Bullet train

Dear Editor:Please publish the names of the Assemblypersons and state senators who voted for the bullet train, so we can arrange to put them on the first bus out of California. Yes, they'll try to rationalize their vote, but they'll be using the same lies about cost and completion times that they used to get the bond authorization to begin with. Remember, it was going to cost $33 billion and be completed by 2020. Now both the cost and the time factor have at least doubled, and that's if you believe the current figures. And why should we? Yes, the central valley needs some economic help. But you could get faster results by driving up Highway 99 throwing $3 billion off the back of a truck. You wouldn't have to pay some guy $400,000 to toss it and we wouldn't be stuck with a project that will keep us broke into the next century. Gov. Jerry Brown's father was one of California's great governors. His legacy is the California Aqueduct, a great university system and much of the freeway systems. He was indeed a visionary. But there can be a fine line between a vision and a hallucination. California's economy will recover when it can produce and move goods, not just people. Apparently Gov. Brown's desire to leave us a legacy of his own takes the form of a 200 MPH ego trip. And to do it, he'll saddle us with debt that continues to erode our ability to maintain the achievements his father left. Every "enabler" who helps push this madness should be challenged on it at election time, and whatever excuse is offered, ask if they would repeat it under oath. David Mathews Downey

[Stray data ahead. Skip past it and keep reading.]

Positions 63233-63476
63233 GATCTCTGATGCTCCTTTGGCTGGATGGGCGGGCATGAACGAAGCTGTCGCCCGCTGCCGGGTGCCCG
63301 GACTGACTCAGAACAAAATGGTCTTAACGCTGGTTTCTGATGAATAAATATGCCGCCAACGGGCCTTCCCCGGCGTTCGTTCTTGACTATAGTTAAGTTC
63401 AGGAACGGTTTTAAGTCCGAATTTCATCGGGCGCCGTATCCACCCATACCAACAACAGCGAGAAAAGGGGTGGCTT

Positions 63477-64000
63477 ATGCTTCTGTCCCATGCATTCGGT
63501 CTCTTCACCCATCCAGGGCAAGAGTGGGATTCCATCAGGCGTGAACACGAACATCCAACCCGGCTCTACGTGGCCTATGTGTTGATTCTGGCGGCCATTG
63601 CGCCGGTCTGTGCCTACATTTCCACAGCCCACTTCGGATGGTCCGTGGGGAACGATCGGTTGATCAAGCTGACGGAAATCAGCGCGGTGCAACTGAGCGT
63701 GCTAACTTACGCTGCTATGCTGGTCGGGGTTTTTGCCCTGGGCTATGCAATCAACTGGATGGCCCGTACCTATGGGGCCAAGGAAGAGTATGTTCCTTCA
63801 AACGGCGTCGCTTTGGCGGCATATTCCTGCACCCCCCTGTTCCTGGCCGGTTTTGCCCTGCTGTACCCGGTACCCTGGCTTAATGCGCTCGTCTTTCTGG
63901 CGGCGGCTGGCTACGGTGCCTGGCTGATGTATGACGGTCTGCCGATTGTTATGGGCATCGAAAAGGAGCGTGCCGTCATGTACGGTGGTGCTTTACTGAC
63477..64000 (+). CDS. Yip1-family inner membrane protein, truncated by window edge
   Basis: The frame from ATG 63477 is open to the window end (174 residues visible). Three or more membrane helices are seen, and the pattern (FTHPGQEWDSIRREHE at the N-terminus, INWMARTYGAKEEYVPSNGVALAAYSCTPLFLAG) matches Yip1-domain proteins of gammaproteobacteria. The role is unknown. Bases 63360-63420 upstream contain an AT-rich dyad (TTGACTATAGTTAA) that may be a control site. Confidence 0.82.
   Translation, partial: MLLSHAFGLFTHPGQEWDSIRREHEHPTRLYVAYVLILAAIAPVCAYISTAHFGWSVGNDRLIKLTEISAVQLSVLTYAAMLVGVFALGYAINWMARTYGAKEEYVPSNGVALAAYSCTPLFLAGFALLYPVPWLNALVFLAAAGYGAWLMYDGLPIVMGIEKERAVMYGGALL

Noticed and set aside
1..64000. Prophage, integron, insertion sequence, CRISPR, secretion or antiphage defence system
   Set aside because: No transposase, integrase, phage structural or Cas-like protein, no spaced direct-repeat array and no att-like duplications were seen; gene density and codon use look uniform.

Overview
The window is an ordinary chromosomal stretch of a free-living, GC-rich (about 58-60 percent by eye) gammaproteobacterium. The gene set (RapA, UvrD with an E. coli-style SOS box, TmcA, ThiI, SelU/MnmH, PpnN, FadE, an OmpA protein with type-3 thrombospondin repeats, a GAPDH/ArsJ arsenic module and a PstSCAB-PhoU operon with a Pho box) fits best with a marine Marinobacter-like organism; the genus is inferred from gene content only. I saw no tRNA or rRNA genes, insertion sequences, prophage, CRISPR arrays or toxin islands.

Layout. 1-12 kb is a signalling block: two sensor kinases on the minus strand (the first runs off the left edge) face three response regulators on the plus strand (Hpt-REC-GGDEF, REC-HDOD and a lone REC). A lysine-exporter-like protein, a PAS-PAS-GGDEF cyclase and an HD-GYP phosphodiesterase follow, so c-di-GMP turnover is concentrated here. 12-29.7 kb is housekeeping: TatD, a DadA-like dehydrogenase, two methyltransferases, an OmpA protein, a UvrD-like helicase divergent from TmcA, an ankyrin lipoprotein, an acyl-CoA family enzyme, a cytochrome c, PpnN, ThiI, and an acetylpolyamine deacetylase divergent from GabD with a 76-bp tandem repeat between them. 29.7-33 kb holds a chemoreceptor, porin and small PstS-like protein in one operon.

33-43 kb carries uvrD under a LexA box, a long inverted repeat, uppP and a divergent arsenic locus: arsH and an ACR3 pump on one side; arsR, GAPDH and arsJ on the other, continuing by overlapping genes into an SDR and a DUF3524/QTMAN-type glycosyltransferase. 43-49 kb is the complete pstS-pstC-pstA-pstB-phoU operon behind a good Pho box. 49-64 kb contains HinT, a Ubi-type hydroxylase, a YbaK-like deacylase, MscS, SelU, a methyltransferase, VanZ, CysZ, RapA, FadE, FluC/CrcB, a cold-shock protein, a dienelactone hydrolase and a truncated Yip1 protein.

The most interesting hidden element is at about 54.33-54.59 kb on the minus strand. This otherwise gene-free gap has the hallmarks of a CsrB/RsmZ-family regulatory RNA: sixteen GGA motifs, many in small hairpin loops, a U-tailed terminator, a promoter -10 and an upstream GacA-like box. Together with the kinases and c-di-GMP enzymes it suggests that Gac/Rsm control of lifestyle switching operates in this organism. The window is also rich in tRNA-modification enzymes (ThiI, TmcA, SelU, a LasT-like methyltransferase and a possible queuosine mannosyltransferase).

Dear Editor: Congratulations are due the California legislature for its unprecedented action (only if you consider spending money we don't have on something we don't need unprecedented - actually they seem to do that all the time, which explains the mess California is in) Friday authorizing the issuance of General Obligation Bonds (those are bonds paid for out of the General Fund - meaning your taxes and mine) to finance the construction of the initial phase of the nation's first dedicated high-speed rail system: a segment of rail infrastructure that goes from nowhere, to nowhere, through nowhere! And we laughed at Alaska about their bridge. Let the lawsuits begin! Drew Kelley Downey

********** Published: July 12, 2012 - Volume 11 - Issue 13